Tag Archives: Dorothy Wordsworth’s Grasmere Journal

Daffodils, daffodils, daffodils

for those of you in the Northern Hemisphere …
 
 
 
    
“When we were in the woods beyond Gowbarrow Park we saw a few daffodils close to the water-side. We fancied that the lake had floated the seeds ashore, and that the little colony had so sprung up. But as we went along there were more and yet more; and at last, under the boughs of the trees, we saw that there was a long belt of them along the shore, about the breadth of a country turnpike road.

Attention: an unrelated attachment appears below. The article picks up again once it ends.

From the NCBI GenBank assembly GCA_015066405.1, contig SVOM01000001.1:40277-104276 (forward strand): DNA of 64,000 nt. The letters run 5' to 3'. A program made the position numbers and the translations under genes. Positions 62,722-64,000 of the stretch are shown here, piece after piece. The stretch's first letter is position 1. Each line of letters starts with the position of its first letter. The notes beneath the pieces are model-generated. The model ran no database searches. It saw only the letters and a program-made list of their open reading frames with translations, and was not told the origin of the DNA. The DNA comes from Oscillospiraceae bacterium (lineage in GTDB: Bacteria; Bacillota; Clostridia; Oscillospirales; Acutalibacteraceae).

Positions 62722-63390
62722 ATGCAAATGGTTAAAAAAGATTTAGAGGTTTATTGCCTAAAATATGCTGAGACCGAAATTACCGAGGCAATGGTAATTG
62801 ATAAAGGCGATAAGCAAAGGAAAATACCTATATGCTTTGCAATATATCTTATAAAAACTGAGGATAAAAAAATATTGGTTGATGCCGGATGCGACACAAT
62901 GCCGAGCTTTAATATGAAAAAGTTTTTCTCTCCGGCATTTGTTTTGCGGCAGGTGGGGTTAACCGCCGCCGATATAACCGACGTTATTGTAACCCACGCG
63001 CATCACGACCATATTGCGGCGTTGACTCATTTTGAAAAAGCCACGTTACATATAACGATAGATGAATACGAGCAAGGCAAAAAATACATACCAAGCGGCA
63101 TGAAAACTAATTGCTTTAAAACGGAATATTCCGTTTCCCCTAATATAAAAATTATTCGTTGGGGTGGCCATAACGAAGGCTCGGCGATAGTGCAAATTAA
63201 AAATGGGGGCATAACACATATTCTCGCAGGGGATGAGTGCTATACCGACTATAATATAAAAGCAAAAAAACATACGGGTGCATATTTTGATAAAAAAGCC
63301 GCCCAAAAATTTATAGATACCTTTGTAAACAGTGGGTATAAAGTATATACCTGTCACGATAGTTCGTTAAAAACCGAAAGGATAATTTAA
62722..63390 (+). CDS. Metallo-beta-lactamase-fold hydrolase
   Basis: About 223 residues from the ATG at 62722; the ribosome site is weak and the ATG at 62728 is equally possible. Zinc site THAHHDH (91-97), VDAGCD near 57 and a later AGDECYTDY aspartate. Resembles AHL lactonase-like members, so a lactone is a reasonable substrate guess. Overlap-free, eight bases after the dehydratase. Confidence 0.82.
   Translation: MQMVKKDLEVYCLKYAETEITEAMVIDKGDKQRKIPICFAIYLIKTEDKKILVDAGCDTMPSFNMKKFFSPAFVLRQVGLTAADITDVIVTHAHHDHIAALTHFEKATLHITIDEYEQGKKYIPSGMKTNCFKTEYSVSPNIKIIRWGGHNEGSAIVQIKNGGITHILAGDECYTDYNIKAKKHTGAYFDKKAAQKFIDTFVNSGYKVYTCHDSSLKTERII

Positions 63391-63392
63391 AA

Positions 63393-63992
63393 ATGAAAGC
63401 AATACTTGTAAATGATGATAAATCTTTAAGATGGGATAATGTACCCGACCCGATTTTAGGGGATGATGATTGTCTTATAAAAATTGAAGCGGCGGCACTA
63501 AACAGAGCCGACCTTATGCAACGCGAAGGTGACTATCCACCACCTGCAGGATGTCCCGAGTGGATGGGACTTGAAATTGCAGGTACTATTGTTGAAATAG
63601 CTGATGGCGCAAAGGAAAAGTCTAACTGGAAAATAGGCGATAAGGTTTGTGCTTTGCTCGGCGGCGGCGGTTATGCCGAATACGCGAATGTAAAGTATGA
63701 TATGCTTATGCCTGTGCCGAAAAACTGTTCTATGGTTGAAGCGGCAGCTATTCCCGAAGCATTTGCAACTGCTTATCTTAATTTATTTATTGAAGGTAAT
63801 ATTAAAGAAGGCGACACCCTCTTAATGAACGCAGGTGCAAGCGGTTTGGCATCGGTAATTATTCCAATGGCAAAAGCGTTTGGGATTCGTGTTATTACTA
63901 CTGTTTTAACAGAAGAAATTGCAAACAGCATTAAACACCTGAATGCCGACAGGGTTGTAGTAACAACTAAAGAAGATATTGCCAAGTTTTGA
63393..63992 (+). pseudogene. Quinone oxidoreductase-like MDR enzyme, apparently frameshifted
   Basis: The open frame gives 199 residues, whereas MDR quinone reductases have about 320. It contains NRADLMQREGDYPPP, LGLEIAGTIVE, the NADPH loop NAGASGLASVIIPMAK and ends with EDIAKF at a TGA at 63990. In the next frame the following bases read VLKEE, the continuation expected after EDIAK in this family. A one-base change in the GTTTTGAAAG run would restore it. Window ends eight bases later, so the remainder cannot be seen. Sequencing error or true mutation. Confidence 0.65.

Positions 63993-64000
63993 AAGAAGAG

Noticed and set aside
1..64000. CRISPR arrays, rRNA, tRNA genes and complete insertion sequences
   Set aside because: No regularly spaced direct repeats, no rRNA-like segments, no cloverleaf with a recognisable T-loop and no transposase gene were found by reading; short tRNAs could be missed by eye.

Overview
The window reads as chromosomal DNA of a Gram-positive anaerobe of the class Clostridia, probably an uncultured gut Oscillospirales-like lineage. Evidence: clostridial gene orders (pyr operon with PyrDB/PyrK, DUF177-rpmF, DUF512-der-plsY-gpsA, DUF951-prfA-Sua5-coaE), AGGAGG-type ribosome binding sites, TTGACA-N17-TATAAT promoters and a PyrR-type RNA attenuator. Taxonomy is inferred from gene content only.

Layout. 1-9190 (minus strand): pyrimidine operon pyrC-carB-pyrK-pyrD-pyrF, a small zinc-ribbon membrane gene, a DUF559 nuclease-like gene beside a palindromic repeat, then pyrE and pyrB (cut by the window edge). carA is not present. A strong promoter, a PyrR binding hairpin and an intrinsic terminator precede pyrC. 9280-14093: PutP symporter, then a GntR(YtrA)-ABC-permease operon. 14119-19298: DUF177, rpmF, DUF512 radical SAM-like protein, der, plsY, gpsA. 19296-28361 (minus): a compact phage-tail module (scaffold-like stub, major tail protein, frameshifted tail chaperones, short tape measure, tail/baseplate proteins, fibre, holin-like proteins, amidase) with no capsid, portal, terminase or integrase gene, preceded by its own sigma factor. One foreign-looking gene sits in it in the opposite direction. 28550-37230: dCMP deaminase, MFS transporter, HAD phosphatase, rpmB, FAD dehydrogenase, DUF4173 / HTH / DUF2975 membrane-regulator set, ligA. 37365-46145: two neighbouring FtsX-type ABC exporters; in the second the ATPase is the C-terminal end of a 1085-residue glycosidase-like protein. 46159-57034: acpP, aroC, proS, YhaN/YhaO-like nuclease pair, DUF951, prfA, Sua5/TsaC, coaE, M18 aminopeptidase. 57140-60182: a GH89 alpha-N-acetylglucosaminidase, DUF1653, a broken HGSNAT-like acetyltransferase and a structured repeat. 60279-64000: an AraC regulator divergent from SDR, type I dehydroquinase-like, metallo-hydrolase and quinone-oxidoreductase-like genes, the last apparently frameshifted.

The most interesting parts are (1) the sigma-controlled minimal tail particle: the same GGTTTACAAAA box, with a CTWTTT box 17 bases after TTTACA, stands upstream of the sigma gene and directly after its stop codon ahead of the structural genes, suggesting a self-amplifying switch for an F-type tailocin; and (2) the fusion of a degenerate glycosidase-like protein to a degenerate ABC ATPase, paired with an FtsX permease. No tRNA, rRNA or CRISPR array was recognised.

I never saw daffodils so beautiful. They grew among the mossy stones about and about them; some rested their heads upon these stones, as on a pillow, for weariness; and the rest tossed and reeled and danced, and seemed as if they verily laughed with the wind, that blew upon them over the lake; they looked so gay, ever glancing, ever changing.”
  
– Dorothy Wordsworth’s Grasmere Journal, 15 April 1802